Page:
It is interesting that during Halloween week, ghost hunting is the focus. In fact Ghost Hunters, the TV show is going live tonight. They bring in viewers interactively by having connection to their web site in which viewers can press a button to let the investigators know if they saw something. That opens up a lot of doors to pranksters – they said last year they got 10,000 hits on that button! How annoying would that be to have people pranking them. But at the same time, the show is 7 hours long tonight – from 7 pm to 2 a.m. and hopefully it will be better than the Geraldo live show looking for Al Capone’s treasure.
What is interesting to my study is that people are getting information from a mediated event and they are participating with the television show through the Internet, another mediated aspect of the experience. So it is an event in which possibly millions of people are coming together to watch and/or interact around a paranormal-based reality event – to share a lived experience, discuss it, investigate it (albeit through the representation of the show’s experts and their visitors), and be able to determine among themselves if there is evidence, what the evidence is, and what that means to them. It brings to mind the idea of taking “science” into their own hands… something perhaps blasphemous to a trained scientist, but it is in the same vein as when the bible was put into the hands of the masses (via Gutenburg’s press) and people, rather than priests, were allowed to read and interpret for themselves the words of the bible. In a way, television and other forms of media are allowing people to look at this controversial “pseudo-science” as paranormal research has been called, and to determine for themselves if they think there is something to it.
However, the use of media can make the evidence suspect because there is always the possibility of doctoring the video or audio footage. It would be great if the show would occasionally focus on the steps they take to make sure that these images and sounds are legitimately captured and not added or created by the production company – a topic of discussion I have seen on Internet chat groups about the show. They do have investigators, like Donna LaCroix , who are scientists – she is an engineer, apparently, and it would be helpful if the show played up the more objective and scientific (to whatever degree they can) aspects of what they do. They say what the theories are, but who came up with these theories about EMFs and cold spots? That is a big criticism by skeptics that there is no “proof” – and that is a misguided term, they should say “evidence”—that entities give off high EMFs. But perhaps they do, and this show is making an effort to show that evidence. If there are scientists that they work with, it would be great to see input from those scientists and to know who they are and what their credentials are.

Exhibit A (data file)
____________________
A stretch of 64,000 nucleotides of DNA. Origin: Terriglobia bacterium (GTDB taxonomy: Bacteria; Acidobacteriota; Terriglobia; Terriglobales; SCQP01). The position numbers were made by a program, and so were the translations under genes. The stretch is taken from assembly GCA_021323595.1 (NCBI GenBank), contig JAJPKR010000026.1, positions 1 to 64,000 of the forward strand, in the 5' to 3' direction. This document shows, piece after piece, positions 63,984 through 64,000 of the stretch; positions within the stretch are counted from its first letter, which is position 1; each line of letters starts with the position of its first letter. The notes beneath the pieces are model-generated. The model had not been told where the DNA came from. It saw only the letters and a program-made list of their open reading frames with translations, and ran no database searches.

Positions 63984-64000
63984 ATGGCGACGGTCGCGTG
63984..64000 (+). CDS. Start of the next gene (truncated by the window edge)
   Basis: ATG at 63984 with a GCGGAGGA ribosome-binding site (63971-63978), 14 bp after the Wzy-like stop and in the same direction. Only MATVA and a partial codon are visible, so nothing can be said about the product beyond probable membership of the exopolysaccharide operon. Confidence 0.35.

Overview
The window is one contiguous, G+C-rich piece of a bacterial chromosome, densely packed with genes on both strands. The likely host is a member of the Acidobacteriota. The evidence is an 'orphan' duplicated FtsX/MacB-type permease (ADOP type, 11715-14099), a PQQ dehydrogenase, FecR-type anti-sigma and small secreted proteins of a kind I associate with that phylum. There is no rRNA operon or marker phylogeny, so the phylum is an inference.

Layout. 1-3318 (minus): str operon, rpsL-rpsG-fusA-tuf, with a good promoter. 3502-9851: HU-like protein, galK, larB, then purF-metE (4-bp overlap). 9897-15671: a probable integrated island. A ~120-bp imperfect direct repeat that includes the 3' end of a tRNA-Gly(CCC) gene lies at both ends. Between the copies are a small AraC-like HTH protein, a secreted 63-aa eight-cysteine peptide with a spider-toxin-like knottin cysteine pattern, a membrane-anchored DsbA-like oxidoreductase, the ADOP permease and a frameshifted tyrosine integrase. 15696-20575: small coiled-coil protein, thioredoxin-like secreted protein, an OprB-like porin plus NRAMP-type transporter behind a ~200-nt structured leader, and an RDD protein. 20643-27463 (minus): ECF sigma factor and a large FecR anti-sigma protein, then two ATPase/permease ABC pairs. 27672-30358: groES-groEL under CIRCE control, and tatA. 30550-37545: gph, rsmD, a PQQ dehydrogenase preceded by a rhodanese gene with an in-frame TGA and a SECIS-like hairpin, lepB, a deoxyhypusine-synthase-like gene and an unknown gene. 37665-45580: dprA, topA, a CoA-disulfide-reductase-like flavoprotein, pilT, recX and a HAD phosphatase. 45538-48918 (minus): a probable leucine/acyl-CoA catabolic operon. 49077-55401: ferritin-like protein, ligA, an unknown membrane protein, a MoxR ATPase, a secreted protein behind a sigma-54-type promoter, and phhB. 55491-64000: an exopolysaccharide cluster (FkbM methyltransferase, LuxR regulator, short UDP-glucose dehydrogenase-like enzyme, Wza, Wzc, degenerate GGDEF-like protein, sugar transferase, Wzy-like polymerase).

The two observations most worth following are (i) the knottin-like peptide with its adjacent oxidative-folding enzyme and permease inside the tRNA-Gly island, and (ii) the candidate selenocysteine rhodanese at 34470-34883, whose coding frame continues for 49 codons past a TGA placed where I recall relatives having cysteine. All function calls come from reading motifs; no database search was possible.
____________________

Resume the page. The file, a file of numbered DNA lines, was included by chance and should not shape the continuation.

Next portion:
While Ghost Hunters does appeal to those who may too easily believe, it also appeals to those who are well-read in these areas and the just-plain-curious among us who want to see what they are doing. There are even web sites that show amateurs who try to do the same thing themselves. But there are also web sites that show people playing pranks on those watching looking for real footage of entities and then doing something on camera to make them jump, like the video Whoopi Goldberg showed on The View. But Ghost Hunters does not, in my opinion, bring itself credibility when it has investigators who think everything is paranormal, like Brian Harnois did. While I liked his enthusiasm and imagine he had a good friendship with the TAPS people, he was a bit too quick to jump to conclusions that a place was haunted or that an event was paranormal.
The show Ghost Hunters is becoming increasingly popular, at least according to a press release from Sci Fi, the station that airs the show. They don’t, however, say what organization has published those stats (Nielsen or otherwise). But at least at this time of year, there is more interest in things paranormal. And people look for things to watch on television related to hauntings and demons, etc. More channels offer shows about famous places that are supposedly haunted, And newspapers, like The New York Times, as I mentioned in my previous post, are featuring stories about hauntings, real and put on.
From that Times article, there is mention of Bonnie Vent of the San Diego Paranormal group, who channels dead people, many of whom are celebrities. The article mentions her channeling of a message from comedian George Carlin who died in June of this year. This video shows her channeling the "lovely stranger" ghost at the Coronado Hotel in
I am posting a video of Jason Hawes and Grant Wilson from Ghost Hunters when they appeared on The View this year. They talk about the way they go about debunking sounds and activity and what tools they use to investigate.
So I'm anxious to see them working live -- as I've missed them doing it the last two years.
More comments later this weekend....